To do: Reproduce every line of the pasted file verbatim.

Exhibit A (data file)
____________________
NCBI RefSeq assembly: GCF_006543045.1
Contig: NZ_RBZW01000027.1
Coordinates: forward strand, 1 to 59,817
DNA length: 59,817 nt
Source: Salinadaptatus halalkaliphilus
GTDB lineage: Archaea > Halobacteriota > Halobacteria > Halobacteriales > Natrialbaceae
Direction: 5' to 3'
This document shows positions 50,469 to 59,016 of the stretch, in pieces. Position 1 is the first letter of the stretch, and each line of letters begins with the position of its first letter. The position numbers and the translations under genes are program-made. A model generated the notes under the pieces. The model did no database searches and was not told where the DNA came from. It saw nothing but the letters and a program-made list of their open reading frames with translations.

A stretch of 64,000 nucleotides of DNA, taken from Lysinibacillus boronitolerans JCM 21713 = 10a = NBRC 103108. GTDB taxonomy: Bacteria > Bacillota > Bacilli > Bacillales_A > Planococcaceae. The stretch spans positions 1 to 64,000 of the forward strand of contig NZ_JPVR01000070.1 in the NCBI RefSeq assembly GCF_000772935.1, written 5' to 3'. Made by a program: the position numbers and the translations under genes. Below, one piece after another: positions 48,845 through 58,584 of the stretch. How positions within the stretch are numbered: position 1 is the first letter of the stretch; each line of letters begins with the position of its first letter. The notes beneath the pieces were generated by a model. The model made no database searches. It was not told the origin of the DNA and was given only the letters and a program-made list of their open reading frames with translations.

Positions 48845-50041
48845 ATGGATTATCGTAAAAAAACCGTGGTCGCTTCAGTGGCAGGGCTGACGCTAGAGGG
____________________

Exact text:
NCBI RefSeq assembly: GCF_006543045.1
Contig: NZ_RBZW01000027.1
Coordinates: forward strand, 1 to 59,817
DNA length: 59,817 nt
Source: Salinadaptatus halalkaliphilus
GTDB lineage: Archaea > Halobacteriota > Halobacteria > Halobacteriales > Natrialbaceae
Direction: 5' to 3'
This document shows positions 50,469 to 59,016 of the stretch, in pieces. Position 1 is the first letter of the stretch, and each line of letters begins with the position of its first letter. The position numbers and the translations under genes are program-made. A model generated the notes under the pieces. The model did no database searches and was not told where the DNA came from. It saw nothing but the letters and a program-made list of their open reading frames with translations.

A stretch of 64,000 nucleotides of DNA, taken from Lysinibacillus boronitolerans JCM 21713 = 10a = NBRC 103108. GTDB taxonomy: Bacteria > Bacillota > Bacilli > Bacillales_A > Planococcaceae. The stretch spans positions 1 to 64,000 of the forward strand of contig NZ_JPVR01000070.1 in the NCBI RefSeq assembly GCF_000772935.1, written 5' to 3'. Made by a program: the position numbers and the translations under genes. Below, one piece after another: positions 48,845 through 58,584 of the stretch. How positions within the stretch are numbered: position 1 is the first letter of the stretch; each line of letters begins with the position of its first letter. The notes beneath the pieces were generated by a model. The model made no database searches. It was not told the origin of the DNA and was given only the letters and a program-made list of their open reading frames with translations.

Positions 48845-50041
48845 ATGGATTATCGTAAAAAAACCGTGGTCGCTTCAGTGGCAGGGCTGACGCTAGAGGG